ASEAN Infrastructure Fund Grants First US$25 Million Loan to Indonesia

Posted by Reading Time: 2 minutes

Dec. 10 – The Asian Development Bank’s new ASEAN Infrastructure Fund (AIF) has granted its inaugural loan to an Indonesian electricity project.

The US$25 million loan will go towards developing power links and expanding transmission networks from Java to Bali. Improvements are needed to solve widespread power outages and blackouts that are negatively impacting Indonesia’s tourism-reliant economy.

The Indonesian government is aiming to achieve a 90% electrification ratio by 2020 from a current electrification ratio of approximately 67%. The growing economy’s need for energy across all sectors has necessitated fast-track generation programs intended to bring Indonesia’s infrastructure up to speed.

According to the Asia Development Bank (ADB), the Java-Bali 500-Kilovolt Power Transmission Crossing Project will help transmit power from Java to Bali using 220 kilometers of extra high voltage lines with the capacity to transmit 1,500 megawatts of power and extend, construct and upgrade substations along its path.

In addition to the US$25 million loan from the AIF, the US$410 million project will receive US$224 million from ADB loans and US$161 million from the government.

Apart from this US$25 million loan, Indonesia expects to receive AIF financing for other infrastructure projects in the middle of 2014, according to Deputy Finance Minister Brodjonegoro.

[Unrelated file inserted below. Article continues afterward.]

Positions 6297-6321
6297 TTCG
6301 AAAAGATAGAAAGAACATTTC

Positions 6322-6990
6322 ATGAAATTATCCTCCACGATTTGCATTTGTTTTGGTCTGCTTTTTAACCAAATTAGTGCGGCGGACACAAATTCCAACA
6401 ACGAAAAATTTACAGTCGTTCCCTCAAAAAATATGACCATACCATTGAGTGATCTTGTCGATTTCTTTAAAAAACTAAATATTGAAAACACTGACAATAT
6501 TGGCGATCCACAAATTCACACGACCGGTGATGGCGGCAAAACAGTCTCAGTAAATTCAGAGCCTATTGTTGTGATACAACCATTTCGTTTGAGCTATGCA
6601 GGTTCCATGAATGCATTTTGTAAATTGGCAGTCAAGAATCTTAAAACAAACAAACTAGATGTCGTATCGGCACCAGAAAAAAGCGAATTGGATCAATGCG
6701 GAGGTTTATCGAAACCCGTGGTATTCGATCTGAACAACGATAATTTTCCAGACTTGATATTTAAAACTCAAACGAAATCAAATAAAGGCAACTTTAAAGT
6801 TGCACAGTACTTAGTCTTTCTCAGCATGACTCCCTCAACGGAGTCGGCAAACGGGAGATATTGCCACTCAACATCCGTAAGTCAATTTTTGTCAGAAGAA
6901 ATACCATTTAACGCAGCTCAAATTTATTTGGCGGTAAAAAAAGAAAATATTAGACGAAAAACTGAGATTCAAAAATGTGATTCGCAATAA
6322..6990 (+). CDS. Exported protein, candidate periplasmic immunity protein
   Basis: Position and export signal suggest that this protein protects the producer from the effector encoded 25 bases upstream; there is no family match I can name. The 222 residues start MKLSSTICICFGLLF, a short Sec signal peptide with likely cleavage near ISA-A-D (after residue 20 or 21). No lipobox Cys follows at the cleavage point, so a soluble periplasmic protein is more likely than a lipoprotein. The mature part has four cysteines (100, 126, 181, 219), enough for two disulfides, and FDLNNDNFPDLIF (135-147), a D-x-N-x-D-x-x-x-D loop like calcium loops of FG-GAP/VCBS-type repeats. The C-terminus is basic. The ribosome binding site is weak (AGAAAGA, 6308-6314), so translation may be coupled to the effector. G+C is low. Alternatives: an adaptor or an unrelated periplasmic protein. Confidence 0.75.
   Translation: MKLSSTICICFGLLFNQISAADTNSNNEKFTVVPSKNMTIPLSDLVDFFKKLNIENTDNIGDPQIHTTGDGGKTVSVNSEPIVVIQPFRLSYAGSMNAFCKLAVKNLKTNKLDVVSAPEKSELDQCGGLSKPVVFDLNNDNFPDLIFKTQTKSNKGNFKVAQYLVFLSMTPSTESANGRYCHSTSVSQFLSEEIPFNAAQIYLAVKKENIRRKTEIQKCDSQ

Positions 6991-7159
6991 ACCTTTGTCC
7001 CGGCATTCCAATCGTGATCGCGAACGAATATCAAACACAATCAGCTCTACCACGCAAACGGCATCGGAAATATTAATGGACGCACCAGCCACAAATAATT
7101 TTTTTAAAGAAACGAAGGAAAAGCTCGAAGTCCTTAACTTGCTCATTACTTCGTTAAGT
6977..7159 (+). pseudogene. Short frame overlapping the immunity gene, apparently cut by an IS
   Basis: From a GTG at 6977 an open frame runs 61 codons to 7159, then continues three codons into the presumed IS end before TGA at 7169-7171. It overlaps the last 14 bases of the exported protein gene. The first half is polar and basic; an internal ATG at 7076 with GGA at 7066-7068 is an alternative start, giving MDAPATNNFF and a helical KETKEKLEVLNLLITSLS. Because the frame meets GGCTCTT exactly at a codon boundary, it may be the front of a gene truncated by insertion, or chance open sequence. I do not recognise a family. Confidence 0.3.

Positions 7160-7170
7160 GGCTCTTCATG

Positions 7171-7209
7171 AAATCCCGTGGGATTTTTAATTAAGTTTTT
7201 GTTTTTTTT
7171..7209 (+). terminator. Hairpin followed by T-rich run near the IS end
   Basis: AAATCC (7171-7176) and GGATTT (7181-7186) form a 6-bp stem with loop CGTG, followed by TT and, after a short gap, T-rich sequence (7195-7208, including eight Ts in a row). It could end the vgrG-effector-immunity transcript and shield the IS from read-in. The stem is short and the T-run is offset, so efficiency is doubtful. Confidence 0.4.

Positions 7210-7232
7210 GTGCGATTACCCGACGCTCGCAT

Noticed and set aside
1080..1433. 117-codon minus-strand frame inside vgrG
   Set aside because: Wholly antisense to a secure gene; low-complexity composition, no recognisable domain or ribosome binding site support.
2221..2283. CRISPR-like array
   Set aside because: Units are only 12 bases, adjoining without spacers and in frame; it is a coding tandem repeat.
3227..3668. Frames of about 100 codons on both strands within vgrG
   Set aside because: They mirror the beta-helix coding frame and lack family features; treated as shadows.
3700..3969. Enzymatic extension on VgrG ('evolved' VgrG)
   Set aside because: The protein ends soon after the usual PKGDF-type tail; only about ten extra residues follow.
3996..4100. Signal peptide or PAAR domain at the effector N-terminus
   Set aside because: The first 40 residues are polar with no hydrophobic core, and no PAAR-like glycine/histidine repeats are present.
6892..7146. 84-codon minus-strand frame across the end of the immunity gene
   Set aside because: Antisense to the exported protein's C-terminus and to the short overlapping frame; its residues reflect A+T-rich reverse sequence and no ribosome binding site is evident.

“The commencement of lending by the AIF signals a new era in ASEAN-led investments, allowing ASEAN nations the means to direct and leverage resources for their own development needs,” said Ramesh Subramaniam, Deputy Director General of ADB’s Southeast Asia Department and AIF Board member. “This is only the first project for the AIF – we look forward to expanding the project pipeline into 2014.”

Over the next decade, infrastructure requirements in ASEAN nations will require approximately US$60 billion per year.  On a per capita basis, availability of roads and railways, as well as electricity and clean water coverage in ASEAN nations is far lower than that of other OECD nations.

With a total lending commitment of US$4 billion through 2020, the AIF expects to finance a number of infrastructure projects each year worth up to US$ 300 million. The fund aims to encourage private sector growth by helping to mitigate operational risks. Projects will be selected based on their projected impact on reducing poverty and economic viability.

The AIF is the largest ASEAN-led initiative in the association’s history. With a total initial equity contribution of US$485 million, Malaysia is the largest ASEAN contributor to the fund with a US$150 million equity investment, followed by Indonesia with US$120 million. Additional shareholders include Brunei Darussalam, Cambodia, Indonesia, Lao PDR, Malaysia, the Philippines, Singapore, Thailand, Viet Nam, and ADB.

You can stay up to date with the latest business and investment trends across Asia by subscribing to Asia Briefing’s complimentary update service featuring news, commentary, guides, and multimedia resources.